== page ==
• "Portrait Before Orozco", 2010  oil on paper on prepared board  64 x 48 inches

  • "Abstract Study After Michelangelo (Study for Sleep) III" 
    2009 Oil and mixed media on paper mounted on panel  8 x 10 1/2 inches

Usually I try to post artists who are busy trying to promote themselves, trying to make some small headway in the usually thankless task of making art a career. But every now and then I find out that I've been completely ignorant about a very well established artist. just google Vincent Desiderio and you'll see what I mean. Anyway, as you can tell from the work above, he is primarily a realist painter, whose unafraid of abstraction. The best abstract artists are realists at heart anyway (if I may be so bold). But his realism is often highly narrative, something you don't see all that often on the museum walls these days. The narratives, not immediately obvious from my examples, seem to be mostly dark, disturbing, sometimes downright grim depictions of adult life with occasional studies of the innocence of childhood where the weighty shadows of the future seem to hover around the frame. His pallette is mostly ochres & umbers, brighter colors coming in occasionally to set off the gloom of his psychologically shadowy world.

Like I said there's a lot of places to look at his art, but this gallery (www.marlboroughgallery.com) is where I got the images above and they have quite a few more.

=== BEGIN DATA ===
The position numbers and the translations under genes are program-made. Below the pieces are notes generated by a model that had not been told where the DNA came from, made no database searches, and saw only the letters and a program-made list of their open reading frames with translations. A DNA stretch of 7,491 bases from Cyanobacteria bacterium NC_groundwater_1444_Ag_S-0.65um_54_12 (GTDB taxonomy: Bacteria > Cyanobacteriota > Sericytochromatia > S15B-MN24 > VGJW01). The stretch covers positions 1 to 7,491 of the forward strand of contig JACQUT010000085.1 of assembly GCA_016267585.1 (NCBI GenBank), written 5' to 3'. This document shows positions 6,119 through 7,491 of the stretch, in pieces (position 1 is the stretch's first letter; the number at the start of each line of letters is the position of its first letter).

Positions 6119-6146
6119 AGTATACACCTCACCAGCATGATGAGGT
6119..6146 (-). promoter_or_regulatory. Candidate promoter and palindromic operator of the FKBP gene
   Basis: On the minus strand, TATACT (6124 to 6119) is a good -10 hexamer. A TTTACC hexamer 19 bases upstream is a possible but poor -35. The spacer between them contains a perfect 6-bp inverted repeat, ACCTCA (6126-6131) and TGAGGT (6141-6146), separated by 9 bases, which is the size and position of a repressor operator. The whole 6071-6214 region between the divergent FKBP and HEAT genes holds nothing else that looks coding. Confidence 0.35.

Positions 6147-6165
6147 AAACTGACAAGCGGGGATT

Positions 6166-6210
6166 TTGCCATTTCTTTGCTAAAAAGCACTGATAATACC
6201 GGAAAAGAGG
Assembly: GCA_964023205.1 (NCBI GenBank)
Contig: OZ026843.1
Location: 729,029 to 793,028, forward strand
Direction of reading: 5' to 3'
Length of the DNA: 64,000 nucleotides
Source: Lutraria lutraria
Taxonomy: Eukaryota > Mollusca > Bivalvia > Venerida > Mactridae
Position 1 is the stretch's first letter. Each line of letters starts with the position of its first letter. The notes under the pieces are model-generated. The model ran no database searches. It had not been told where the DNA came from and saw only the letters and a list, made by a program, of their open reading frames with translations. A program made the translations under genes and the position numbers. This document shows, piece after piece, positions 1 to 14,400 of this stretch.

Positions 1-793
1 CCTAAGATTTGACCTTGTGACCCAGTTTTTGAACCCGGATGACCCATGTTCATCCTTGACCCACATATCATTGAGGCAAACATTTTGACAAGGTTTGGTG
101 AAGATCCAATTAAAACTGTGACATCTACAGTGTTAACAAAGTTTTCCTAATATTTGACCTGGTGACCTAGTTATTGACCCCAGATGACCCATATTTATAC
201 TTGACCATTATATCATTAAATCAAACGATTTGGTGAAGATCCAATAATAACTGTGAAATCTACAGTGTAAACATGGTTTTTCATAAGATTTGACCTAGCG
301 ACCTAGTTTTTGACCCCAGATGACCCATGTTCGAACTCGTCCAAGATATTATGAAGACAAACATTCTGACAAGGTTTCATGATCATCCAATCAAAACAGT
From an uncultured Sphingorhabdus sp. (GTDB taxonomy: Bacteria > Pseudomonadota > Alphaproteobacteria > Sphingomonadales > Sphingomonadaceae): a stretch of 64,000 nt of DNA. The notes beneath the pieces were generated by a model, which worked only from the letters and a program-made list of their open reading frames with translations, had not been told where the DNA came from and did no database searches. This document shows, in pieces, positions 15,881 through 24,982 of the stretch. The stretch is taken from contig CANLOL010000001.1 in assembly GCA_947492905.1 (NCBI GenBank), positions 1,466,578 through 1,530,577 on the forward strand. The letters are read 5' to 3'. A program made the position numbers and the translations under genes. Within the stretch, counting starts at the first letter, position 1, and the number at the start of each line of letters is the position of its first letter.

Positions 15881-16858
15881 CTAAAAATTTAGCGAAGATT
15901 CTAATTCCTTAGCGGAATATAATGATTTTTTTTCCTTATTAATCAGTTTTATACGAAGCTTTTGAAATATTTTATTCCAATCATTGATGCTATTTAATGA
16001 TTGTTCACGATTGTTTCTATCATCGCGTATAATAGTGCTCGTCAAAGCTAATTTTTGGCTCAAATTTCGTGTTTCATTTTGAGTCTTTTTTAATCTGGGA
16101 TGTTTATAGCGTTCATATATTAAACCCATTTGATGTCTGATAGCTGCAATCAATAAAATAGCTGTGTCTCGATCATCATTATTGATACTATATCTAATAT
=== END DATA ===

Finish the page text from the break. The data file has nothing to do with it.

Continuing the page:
Tuesday, April 5, 2011

Catherine Mulligan

"Supermarket 2"  oil on board

"Restaurant 1"  oil on board

"Furniture Store Window"  oil on paper

"Shopping Mall (escalators)"  oil on paper

"Public Restroom"  oil on board

Discovering amazing art by well-established professionals of whom I'd never heard before is always exciting, but sometimes it's even more exciting to see work by a young artist who has not really even gotten started yet on his or her career. Of course you can never tell how it's going to go. But these pieces posted by Cathrin Mulligan on her Flickr page strike me as a powerful beginning. Although she has figurative work posted as well, my personal favorites are these roughly painted, scratched and doodled studies of modern convenience in decline. Using technique rather than detail she is able to powerfully convey the timeworn feel of aging shopping malls, and outlet stores; the lonely abandonment of an empty storefront, or the vaguely appalling dinginess of a public restroom. She also has some rather nice still lifes as well, collecting odd objects from this dystopian life; a beer can, some coffee creamer, a jar of vaseline, some sardines, a slice of ham. The photos are not professionally done (there's a strong incandescent yellow cast to some) and there's not a ton of work. Most unfortunate of all, there's not a lot of recent work. I'll keep my fingers crossed and hope she posts more soon.

You can see a few of the pieces posted from her undergraduate show in 2009 I think, at PAFA.